How to Regain and Maintain Top Form
Why do we fail to maintain top form? As we perfect the abilities of our body, they become more automated, which in turn means that we have less conscious control over them. Less conscious control over our movements also means less awareness and control over our muscles and body proprioception. At the same time, the unconscious control over our muscles increases and that makes our muscles constantly tensed up. This induces fatigue, a feeling of being weak, less coordinated movements and reduced coordination between the agonists contracting and antagonists relaxing.
It is not only individual movements that become less efficient but also the movement of our entire body. Athletes invest increasing amounts of energy in the same movement. Their ability to concentrate, perceive and respond to changes, which require a conscious reaction, decreases. First, they try to compensate for this lack of efficiency by getting into better shape, acquiring more strength, doing more exercise and relying on their impulsive reactions. In this way, improper use of joints and muscle groups in the arms, legs and neck increases. The functioning of the sensory motor system gradually changes and so does the body structure. This is important for acquiring top psychological and physical abilities, which are in turn required for achieving top results. But eventually it becomes increasingly hard for the body to substitute the lack of efficiency, which is a consequence of a decreased conscious control or sensory motor amnesia, with greater strength and endurance.
How to eliminate the causes of failing to maintain top form and regain it? When the body reaches the point when it fails to substitute the lack of efficiency with strength and endurance, athletes can regain the ever present awareness and innate knowledge with the help of clinical somatics. These were lost only because they focused almost entirely on the outside environment and on perfecting automated movements. Athletes usually do this by training intensively and putting their body under immense strain until it collapses. Consequently, they forget how light, fluid and smooth their movements used to be.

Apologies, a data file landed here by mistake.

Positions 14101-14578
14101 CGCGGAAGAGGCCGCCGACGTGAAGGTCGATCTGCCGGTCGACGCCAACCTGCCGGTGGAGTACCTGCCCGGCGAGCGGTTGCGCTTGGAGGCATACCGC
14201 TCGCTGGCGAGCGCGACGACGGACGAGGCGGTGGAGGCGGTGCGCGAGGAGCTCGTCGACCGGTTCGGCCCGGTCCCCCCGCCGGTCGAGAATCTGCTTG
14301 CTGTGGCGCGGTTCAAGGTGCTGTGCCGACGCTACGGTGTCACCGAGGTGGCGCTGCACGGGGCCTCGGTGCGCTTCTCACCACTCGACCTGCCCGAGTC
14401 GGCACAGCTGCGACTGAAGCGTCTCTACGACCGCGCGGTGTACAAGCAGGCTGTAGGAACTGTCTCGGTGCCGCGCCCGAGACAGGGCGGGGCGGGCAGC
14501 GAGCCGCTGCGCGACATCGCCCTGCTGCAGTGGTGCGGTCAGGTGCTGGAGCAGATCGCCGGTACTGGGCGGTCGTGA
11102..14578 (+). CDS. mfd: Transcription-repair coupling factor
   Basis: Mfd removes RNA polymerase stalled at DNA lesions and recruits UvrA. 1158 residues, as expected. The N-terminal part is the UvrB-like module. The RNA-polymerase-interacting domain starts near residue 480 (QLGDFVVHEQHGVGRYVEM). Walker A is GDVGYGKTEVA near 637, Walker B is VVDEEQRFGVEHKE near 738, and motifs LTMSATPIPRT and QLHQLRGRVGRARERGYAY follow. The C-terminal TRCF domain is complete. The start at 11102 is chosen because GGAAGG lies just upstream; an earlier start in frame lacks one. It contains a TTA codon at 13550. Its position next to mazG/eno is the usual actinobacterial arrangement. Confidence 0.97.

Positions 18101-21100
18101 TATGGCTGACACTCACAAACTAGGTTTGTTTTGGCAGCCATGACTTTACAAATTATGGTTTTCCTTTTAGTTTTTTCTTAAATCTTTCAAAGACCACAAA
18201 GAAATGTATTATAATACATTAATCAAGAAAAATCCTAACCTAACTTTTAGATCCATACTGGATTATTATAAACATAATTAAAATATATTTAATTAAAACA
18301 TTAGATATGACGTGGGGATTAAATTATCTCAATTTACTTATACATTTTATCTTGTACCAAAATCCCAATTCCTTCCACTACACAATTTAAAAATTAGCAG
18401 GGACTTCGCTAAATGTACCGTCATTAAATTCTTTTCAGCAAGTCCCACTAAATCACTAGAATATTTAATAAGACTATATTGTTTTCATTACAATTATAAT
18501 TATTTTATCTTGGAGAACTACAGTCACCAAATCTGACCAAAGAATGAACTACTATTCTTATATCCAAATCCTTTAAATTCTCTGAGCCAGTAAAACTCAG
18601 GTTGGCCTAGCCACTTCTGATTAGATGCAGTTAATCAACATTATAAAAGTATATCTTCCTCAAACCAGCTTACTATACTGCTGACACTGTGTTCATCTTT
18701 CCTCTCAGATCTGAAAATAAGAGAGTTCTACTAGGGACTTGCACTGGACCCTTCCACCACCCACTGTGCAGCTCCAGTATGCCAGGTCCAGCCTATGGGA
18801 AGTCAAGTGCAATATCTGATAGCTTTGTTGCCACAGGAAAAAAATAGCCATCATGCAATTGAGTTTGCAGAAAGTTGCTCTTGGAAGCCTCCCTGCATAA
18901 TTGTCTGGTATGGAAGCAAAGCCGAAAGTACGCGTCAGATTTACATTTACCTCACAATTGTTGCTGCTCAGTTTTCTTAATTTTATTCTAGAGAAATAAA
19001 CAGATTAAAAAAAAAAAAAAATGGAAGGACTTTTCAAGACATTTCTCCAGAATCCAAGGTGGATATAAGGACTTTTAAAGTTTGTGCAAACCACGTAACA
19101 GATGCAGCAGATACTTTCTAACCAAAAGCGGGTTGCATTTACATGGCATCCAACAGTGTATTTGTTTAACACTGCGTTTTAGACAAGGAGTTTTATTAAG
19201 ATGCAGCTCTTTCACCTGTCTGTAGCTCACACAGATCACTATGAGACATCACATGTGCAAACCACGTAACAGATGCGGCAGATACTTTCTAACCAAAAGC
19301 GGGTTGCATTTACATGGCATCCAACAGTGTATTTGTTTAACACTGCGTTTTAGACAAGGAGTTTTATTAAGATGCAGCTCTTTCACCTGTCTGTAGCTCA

The loss of this awareness and knowledge is, however, not irreversible and permanent. It can be regained through learning and conscious movements that can change the efficiency of the system. This in turn changes the functioning of the body and its structure. Top form can be regained much faster and lasts considerably longer. The incidence of injuries is greatly reduced and motivation to train and compete receives a considerable boost, especially because less effort is needed to regain top form. Due to greater efficiency, training can be less frequent and intensive, which means that athletes can make better use of their experience and knowledge. These are usually pushed to the sidelines because athletes lose the sense of where they are and why they train. In other words, their point A is unclear, while their point B (goal, results, time, ranking, medal etc.) is clearly defined. The path from point A to point B is thus full of trials, guesswork and search for meaning. This makes a dent in motivation and increases the possibility of injuries and the time needed to get from A to B. In such cases, reaching point B, or the goal, usually entails Pyrrhic victory.